Without going too far away, let us remember that among the caudillo presidents of the Mexican Revolution, or at the time of the Reform, there was a somewhat similar situation, but in the field of the national economy. The competition for power was such that when any of them took office, they issued new currency to physically and economically destabilize their predecessor.

The meter: revolutionary unit

Returning to the units of measurement, it was not until 1790 when the French Constituent Assembly decided to invite the most famous scientists of the time to try to unify the measurement systems. Some scientists proposed during the Assembly in 1795 that a system of measurement be adopted in which the measurements would have decimal relations between them, and that these measurements would have a natural standard much more stable than the parts of the body. It was then established that the distance between the north pole and the equator of a meridian passing through Paris, divided into ten million equal parts, would be the standard meter.

So, a group of French scientists set out to measure part of that distance using the triangulation method, from Duquerque to Barcelona, between 1792 and 1799. They considered the Earth to be a sphere and took the arc corresponding to the longitude measured during these seven years, thus obtaining the distance from the pole to the equator. Later, when it was discovered that the Earth was not a perfect sphere, the meter was established as the length found between two very fine lines drawn on a bar made of an alloy of platinum and iridium.

Napoleon imbued with a spirit that made him look like the true leader of the French Revolution, decreed the introduction of the Decimal Metric System in schools so that this would be France's contribution to the world. The difficulty and resistance of the population to the new measures was very significant, but, in the name of the Revolution, the people accepted the change.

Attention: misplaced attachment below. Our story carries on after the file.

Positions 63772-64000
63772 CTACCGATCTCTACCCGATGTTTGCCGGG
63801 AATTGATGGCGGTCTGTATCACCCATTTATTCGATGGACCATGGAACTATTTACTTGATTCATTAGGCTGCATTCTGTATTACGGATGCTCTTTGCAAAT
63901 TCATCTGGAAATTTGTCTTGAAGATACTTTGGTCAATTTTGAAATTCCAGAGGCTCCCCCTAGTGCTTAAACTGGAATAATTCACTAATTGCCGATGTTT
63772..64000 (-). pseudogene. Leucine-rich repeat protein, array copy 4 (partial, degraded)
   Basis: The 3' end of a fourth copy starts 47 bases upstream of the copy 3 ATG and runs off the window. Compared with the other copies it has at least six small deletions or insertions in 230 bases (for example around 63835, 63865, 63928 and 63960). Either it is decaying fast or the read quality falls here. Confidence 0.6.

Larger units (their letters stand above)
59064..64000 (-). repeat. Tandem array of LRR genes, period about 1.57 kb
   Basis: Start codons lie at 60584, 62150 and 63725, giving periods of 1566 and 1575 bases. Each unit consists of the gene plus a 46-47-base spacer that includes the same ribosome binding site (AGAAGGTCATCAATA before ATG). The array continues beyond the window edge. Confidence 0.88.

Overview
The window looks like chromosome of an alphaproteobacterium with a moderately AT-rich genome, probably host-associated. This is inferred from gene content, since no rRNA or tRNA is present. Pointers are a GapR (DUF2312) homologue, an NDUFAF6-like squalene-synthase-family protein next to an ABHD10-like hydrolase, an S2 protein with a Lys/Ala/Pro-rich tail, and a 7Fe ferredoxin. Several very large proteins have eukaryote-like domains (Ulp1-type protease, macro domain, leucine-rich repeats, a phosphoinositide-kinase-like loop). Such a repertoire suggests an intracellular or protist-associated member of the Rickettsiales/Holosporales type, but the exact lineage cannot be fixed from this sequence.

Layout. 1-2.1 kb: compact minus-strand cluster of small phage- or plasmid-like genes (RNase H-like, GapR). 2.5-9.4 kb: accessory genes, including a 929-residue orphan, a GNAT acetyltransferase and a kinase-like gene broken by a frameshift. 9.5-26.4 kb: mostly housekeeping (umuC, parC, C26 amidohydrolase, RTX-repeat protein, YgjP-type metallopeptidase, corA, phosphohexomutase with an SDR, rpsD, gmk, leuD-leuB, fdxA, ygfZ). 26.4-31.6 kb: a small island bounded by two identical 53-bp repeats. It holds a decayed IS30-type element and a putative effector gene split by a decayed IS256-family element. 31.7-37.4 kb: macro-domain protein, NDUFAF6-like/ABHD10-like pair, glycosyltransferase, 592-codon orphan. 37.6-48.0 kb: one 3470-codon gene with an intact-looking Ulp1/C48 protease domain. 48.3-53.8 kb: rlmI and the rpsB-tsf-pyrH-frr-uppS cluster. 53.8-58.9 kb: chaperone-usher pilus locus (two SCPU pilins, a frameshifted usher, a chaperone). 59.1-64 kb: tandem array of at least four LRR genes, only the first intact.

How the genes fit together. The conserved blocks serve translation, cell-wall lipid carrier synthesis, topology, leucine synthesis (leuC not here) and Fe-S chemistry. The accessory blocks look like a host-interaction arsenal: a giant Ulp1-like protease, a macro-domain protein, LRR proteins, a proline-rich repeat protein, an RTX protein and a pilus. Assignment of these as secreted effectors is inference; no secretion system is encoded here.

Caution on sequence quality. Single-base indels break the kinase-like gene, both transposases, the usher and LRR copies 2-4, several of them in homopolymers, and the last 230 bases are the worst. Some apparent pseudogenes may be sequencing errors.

Metric unification

Almost a century later, the "Metre Convention" was held in Paris, where 18 of the most important European nations of the world at that time decided to adopt the metric system as the universal system. England did not attend this meeting and continued to apply its foot-yard-inch systems.

In 1960 the meter was redefined in terms of the wavelength of the red light coming from the krypton 86 source because the platinum and iridium rod was not as stable as it was thought to be because its length was affected by temperature changes. Finally, due to the need for greater precision in modern instruments, it was established in 1983 that the meter is the distance that light travels in a vacuum in a time of 1/2 999 972 458 seconds.

It was not until 1960 that England and the English-speaking countries adopted the International System of Units (SI). The United States is the only country that has not made the use of the SI mandatory and exclusive. Canada, Australia, New Zealand, and almost all of Great Britain are already metrically standardized countries or are about to become so. In the United States, there is a group called the US Metric Association (USMA), which works intensively for the metrication of the country.

In Mexico, the Sl has been the official system for many years and is called the General System of Units of Measurement, whose mandatory use is under the jurisdiction of the General Directorate of Standards of the Ministry of Commerce and Industrial Development.

By Alejandra González Dávila